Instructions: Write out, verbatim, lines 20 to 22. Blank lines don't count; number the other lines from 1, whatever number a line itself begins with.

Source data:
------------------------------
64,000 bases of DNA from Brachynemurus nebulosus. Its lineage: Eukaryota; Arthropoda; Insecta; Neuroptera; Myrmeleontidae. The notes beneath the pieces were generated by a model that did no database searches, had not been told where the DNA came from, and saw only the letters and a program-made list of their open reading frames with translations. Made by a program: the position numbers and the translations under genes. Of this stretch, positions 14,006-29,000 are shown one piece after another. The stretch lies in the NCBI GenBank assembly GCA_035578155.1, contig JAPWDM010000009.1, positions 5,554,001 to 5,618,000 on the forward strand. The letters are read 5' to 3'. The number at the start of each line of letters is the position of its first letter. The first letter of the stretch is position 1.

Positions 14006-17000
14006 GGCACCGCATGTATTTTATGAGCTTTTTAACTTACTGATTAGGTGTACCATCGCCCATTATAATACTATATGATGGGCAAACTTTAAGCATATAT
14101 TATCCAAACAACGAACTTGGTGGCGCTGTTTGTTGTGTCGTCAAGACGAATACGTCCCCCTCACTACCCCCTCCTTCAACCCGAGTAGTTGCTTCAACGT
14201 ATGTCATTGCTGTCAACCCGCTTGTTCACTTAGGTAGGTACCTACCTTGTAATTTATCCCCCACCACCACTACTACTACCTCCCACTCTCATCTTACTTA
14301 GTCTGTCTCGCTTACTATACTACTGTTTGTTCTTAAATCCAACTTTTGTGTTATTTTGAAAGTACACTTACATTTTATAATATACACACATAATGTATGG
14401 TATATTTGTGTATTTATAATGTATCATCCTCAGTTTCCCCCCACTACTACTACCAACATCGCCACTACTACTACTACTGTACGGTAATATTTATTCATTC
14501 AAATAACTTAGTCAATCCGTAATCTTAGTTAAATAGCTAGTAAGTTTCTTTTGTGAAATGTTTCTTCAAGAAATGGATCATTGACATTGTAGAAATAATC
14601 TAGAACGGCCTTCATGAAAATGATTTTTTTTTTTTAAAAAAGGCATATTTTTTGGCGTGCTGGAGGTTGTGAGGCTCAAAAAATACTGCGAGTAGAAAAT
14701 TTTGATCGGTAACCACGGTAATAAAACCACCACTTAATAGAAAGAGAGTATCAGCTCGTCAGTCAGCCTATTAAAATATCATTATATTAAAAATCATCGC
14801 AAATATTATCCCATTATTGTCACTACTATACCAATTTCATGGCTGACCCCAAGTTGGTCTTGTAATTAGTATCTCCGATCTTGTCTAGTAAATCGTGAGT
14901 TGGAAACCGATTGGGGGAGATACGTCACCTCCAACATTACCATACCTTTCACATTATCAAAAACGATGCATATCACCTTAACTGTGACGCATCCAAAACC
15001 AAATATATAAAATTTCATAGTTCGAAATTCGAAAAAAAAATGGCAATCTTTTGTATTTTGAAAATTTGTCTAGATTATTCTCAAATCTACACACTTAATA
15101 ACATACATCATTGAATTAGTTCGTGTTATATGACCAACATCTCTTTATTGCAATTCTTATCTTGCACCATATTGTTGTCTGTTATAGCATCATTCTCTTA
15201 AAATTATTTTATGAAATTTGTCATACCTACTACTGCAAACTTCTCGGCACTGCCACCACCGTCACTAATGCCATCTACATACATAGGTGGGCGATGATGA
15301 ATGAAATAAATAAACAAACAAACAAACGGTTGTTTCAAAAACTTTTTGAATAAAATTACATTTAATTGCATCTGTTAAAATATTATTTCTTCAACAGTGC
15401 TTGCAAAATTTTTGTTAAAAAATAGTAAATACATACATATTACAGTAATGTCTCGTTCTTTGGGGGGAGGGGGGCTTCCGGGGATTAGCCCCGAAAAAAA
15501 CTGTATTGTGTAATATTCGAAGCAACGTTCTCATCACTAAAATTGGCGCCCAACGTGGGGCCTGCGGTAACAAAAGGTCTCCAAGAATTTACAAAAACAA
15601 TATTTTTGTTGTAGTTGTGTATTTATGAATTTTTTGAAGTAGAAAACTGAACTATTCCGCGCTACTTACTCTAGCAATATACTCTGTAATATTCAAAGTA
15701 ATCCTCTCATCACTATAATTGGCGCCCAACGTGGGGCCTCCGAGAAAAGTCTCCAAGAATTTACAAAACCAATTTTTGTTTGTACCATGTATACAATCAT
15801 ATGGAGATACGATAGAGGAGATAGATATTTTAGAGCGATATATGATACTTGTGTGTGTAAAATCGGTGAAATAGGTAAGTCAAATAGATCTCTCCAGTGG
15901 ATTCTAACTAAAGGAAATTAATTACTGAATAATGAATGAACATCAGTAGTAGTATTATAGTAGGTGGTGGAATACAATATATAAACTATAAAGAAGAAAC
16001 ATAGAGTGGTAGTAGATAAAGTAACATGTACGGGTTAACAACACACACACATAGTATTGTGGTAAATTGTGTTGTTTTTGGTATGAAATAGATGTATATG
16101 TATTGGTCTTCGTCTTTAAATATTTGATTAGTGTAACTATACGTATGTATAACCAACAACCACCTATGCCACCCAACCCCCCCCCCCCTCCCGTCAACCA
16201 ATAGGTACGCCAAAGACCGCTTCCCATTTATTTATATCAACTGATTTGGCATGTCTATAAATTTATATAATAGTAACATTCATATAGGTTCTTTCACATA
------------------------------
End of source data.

15701 ATCCTCTCATCACTATAATTGGCGCCCAACGTGGGGCCTCCGAGAAAAGTCTCCAAGAATTTACAAAACCAATTTTTGTTTGTACCATGTATACAATCAT
15801 ATGGAGATACGATAGAGGAGATAGATATTTTAGAGCGATATATGATACTTGTGTGTGTAAAATCGGTGAAATAGGTAAGTCAAATAGATCTCTCCAGTGG
15901 ATTCTAACTAAAGGAAATTAATTACTGAATAATGAATGAACATCAGTAGTAGTATTATAGTAGGTGGTGGAATACAATATATAAACTATAAAGAAGAAAC